Do’s, don’ts of work­ing with oth­ers

The Fresno Bee (Sunday) - - Job Market - — Marco Buscaglia, Ca­reers

Be­ing a good co-worker takes more than bring­ing an oc­ca­sional batch of home­made blue­berry muffins to the of­fice, although it cer­tainly helps. But if you want to be the type of per­son oth­ers ac­tu­ally want to work with — and you can’t bake — here are a few do’s and don’ts for how you should act to­ward oth­ers in the of­fice.

DO be nice: Be cour­te­ous to oth­ers and say hello when you see your of­fice­mates in the morn­ing and good­bye when you leave for the day. It doesn’t take much to make eye con­tact and give a nod or smile to some­one you’ve worked with for 10 years, yet it’s one of the most fre­quent com­plaints about life at the of­fice.

DON’T in­un­date peo­ple with per­sonal or work-re­lated in­for­ma­tion when you first see them in the morn­ing:

Most em­ploy­ees like to ease into the day with­out hav­ing to fend off that co-worker who won’t leave their desk un­til they’ve shared ev­ery de­tail on their lat­est “Game of Thrones” the­ory. Peo­ple like their space in the morn­ing. Give them some time to be­gin their day.

Aside from the per­sonal ben­e­fits of work­ing in a clut­ter­free zone, you’ll avoid “that guy” sta­tus at the of­fice and won’t need to cause a scene ev­ery time you’re look­ing for an im­por­tant doc­u­ment or your car keys. You may claim that a messy desk in­spires you to be more cre­ative but that’s a bunch of garbage. Lit­er­ally. That’s garbage on your desk — gum wrap­pers, half-eaten bagels, empty Star­bucks cups. Throw it away.

DO keep a neat, or­ga­nized desk:

Just be­cause the kitchen cabi­net at work is filled with com­mu­nity cof­fee mugs, that doesn’t mean you can ac­cu­mu­late nine at a time on your desk be­fore fi­nally haul­ing them back to the sink. And then wash them. Un­less your of­fice has a clean­ing ser­vice that does the dishes, it’s your re­spon­si­bil­ity to wash, dry and put away what you’ve used. This isn’t your mom’s house. And guess what? She wishes you’d wash your own cof­fee mug, too.

DON’T be a hoarder:

OK, you don’t have to go to ev­ery break­room birth­day cel­e­bra­tion or af­ter-work drink­ing en­gage­ment but make sure that you’re part of the work­place com­mu­nity. While there are plenty of so­cial ben­e­fits to be gained from en­gag­ing with oth­ers in ac­tiv­i­ties out­side of the of­fice, you never know what pieces of in­side in­for­ma­tion and rel­e­vant top­ics you can learn from speak­ing with your co-work­ers in an en­vi­ron­ment that isn’t dom­i­nated by Her­man Miller chairs and match­ing, pot­ted plants.

DO par­tic­i­pate in com­pany events: DON’T feel the need to be the life of the party:

When you’re out with co-work­ers, you don’t have to be the cen­ter of at­ten­tion. Sure, that joke you heard about the farmer, the tuba player and the ag­ile coach is hi­lar­i­ous but do you re­ally want to be drop­ping such in­ap­pro­pri­ate im­agery in front of your co-work­ers? And be care­ful shar­ing your tales of week­end de­bauch­ery or mar­i­tal strife. You’re not hang­ing out with your high school bud­dies in the garage or sit­ting in a chair at the psy­chol­o­gist’s of­fice. You’re at an ex­tended ver­sion of the work­day so act ap­pro­pri­ately. Save your most per­sonal sto­ries for those co-work­ers you con­sider close friends.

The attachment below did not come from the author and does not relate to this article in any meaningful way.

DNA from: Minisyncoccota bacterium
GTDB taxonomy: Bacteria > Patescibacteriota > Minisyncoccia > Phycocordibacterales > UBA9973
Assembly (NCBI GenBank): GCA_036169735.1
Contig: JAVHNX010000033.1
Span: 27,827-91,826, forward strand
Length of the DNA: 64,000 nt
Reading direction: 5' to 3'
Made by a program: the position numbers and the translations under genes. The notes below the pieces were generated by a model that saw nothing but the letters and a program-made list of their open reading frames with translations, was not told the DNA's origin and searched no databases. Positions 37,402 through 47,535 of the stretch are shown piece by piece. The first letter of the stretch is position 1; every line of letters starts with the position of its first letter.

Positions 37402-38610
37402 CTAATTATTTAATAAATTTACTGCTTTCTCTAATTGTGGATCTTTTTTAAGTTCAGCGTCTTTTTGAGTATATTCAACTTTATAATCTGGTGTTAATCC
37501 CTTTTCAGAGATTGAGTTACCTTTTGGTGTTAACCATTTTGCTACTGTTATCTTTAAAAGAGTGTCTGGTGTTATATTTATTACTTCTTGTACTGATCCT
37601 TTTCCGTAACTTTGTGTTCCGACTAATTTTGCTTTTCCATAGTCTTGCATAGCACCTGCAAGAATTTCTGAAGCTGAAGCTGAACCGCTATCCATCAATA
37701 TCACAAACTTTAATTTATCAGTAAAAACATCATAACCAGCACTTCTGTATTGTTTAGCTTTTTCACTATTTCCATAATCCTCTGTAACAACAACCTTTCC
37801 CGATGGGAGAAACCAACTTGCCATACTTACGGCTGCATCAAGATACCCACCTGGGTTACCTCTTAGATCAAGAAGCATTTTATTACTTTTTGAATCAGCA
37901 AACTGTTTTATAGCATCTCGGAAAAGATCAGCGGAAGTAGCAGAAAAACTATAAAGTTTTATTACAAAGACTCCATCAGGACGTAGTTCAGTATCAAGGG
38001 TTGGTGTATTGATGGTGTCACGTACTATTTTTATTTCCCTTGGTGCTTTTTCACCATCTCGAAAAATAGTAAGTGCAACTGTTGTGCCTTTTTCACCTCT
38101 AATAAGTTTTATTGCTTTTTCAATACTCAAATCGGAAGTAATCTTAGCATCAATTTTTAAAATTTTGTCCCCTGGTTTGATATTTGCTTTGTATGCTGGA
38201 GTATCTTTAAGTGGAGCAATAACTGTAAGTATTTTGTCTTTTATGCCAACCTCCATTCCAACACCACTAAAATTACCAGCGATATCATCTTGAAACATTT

DO be a team player: While it’s al­ways im­por­tant to be a con­tribut­ing mem­ber of any group or com­mit­tee, it’s just as im­por­tant to be a con­cerned co-worker when you’re fly­ing solo. If some­one’s hav­ing trou­ble fin­ish­ing all their work be­fore head­ing off on va­ca­tion, of­fer to step in and take care of a few tasks. If some­one’s sit­ting at their desk eat­ing lunch alone each day, pull up a chair and en­gage in some small talk. Be­ing a good co-worker doesn’t ex­clude you from be­ing a good per­son.

While it oc­ca­sion­ally can be thrilling to hear tawdry sto­ries about your boss, you’re not ex­actly help­ing the dy­nam­ics of the of­fice when you choose to dish the dirt. Of­fice gos­sip can be one of the big­gest detri­ments to a co­he­sive, cour­te­ous work­ing en­vi­ron­ment. And re­ally, who cares if Char­lie slept with Lacey who slept with Bill who slept with Steve. Spread­ing sala­cious stuff at work makes you look like a mean girl in ju­nior high.

DON’T en­gage in of­fice gos­sip:

If you vol­un­teer or are asked to do some­thing, do it. When Jerry from IT for­gets to or­der the bagels for Mon­day morn­ing’s brain­storm­ing ses­sion, no one will re­mem­ber the me­diocre ideas that came out of the meet­ing. In­stead, they’ll re­mem­ber that when they needed him the most, Jerry didn’t come through with the goods, leav­ing them un­able to an­swer the cries for food from their cav­ernous stom­achs.

DO the small things:

If you messed up, let other peo­ple know that you’re to blame and apol­o­gize. And then work to make things right. Then, when given the chance to do some­thing sim­i­lar in the fu­ture, be sure to knock it out of the park. There are few things more dis­heart­en­ing than work­ing with peo­ple who refuse to be ac­count­able for their mis­takes. Spare your peers the un­pro­duc­tive fin­ger­point­ing ses­sions and own your ac­tions.

DON’T pass the buck:

While it oc­ca­sion­ally can be thrilling to hear tawdry sto­ries about your boss, you’re not ex­actly help­ing the dy­nam­ics of the of­fice when you choose to dish the dirt.

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